This draft Bill is most interesting for its identification of ways in which the JCHR perceives the general law on privacy and data protection to be inadequate for contact tracing data. In this blog post, I analyze the draft Bill and the perceived deficiencies of the current law that it reflects. The draft Bill shows a desire for heighted control over processing contact tracing data, heighted transparency requirements, and more specialized and focused independent oversight.
The draft Bill seeks to impose specific purposes on processing contact tracing data by defining “permitted contact tracing purposes”. These might exclude alternative purposes based on broader ministerial common law powers and therefore ensure that legislative amendment is required before any expansion of purposes. GDPR purpose limitation, by contrast, only prohibits further processing for purposes which are incompatible with the original purpose for collection (Article 5(1)(b) GDPR) and would do comparatively little to constrain an app based on broad underlying powers.
The draft Bill also seeks to create new criminal offences for unauthorized persons to collect or process digital contact tracing data or for any person “knowingly or recklessly to re-identify de-identified digital contact tracing data”. The Secretary of State would be empowered to specify authorized persons by regulations. The effect is to centralize Government control over the processing of contact tracing data, permitting the exclusion of all other parties from contact tracing, even those who have the consent of the data subject as required by the GDPR. The re-identification offence is also more restrictive than the general offence of re-identification in section 171 of the Data Protection Act 2018.
The draft Bill also requires much more detailed provision for the deletion of contact tracing data. Clause 12 requires the Secretary of State to publish binding “approved arrangements” for the deletion of contact tracing data in consultation with the Commissioner or, if not yet appointed, the Information Commissioner. These “approved arrangements” must require the automatic deletion of digital contact tracing data from mobile devices “as soon as is practicable”, that specific consent is given for the upload of digital contract data from a mobile device, the anonymization of digital contact tracing data as soon as it is no longer required for a permitted contact tracing purpose, and to ensure that digital contact tracing data is deleted where a data subject “so requests”. This is more onerous that the storage limitation requirements of Article 5(1)(e) GDPR and more generous than the right to erasure in Article 17 GDPR.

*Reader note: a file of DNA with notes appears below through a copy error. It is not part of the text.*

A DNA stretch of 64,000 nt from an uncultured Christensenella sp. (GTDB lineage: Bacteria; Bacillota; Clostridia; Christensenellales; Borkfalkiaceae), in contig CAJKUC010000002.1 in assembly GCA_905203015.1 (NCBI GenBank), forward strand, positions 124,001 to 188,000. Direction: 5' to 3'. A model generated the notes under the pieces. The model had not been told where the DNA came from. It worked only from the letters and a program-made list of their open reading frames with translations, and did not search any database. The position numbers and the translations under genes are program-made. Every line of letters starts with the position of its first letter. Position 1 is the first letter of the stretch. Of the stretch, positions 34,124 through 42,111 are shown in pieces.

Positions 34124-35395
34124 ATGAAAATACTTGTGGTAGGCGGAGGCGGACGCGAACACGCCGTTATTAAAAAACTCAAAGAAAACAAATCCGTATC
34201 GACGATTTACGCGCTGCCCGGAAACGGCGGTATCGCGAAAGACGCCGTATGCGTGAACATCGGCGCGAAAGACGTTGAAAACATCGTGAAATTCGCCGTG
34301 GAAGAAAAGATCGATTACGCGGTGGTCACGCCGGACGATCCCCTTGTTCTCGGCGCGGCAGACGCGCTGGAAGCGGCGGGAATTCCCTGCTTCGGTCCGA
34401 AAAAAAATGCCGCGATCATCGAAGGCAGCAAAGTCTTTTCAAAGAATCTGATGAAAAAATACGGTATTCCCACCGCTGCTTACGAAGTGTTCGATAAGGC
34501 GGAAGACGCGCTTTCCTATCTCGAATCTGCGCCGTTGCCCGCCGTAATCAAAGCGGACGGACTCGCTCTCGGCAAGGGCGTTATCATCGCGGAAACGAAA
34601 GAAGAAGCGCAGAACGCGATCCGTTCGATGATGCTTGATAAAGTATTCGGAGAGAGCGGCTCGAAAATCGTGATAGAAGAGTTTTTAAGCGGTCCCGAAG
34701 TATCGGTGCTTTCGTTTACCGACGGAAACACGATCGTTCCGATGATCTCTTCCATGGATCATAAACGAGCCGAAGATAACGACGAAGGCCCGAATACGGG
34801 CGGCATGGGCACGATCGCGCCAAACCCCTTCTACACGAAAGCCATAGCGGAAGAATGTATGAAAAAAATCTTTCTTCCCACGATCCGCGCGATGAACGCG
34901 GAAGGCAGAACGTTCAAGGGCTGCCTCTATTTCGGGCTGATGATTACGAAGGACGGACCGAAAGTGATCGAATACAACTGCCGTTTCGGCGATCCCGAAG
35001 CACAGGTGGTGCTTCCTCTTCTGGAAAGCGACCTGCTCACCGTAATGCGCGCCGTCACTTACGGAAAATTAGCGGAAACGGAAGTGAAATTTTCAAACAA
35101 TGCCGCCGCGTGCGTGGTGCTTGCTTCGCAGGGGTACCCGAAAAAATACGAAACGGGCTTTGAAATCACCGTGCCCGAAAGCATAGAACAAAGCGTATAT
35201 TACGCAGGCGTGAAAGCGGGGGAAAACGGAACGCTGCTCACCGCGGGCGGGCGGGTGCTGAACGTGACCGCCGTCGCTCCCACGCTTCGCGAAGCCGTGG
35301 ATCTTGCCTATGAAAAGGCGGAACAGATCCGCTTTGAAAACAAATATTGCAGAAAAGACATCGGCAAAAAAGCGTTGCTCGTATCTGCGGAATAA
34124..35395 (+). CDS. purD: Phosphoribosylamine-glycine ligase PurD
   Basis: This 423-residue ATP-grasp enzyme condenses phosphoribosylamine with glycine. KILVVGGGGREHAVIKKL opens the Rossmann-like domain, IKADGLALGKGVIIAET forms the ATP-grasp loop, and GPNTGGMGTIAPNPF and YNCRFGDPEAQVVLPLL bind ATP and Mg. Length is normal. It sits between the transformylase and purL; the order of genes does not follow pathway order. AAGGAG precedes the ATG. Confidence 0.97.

Clause 13 requires the Secretary of State to carry out periodic reviews every 21 days, to consider the effectiveness, security, and equality and human rights compliance of digital contact tracing. Such reviews are to be published and laid before Parliament as soon as possible after being conducted. Clause 14 also requires the publication of any Data Protection Impact Assessments, information relating to the design and security of the app, and minutes of the Contact Tracing Ethics Advisory Board, as soon as reasonably practicable and in any event no more than 14 days after they are received by the Secretary of State. The Contact Tracing Ethics Advisory Board is an advisory panel of privacy experts and academics established by NHSX. These requirements go beyond the transparency requirements of the GDPR. They are also faster than, and not subject to the same exemptions as, UK freedom of information requests.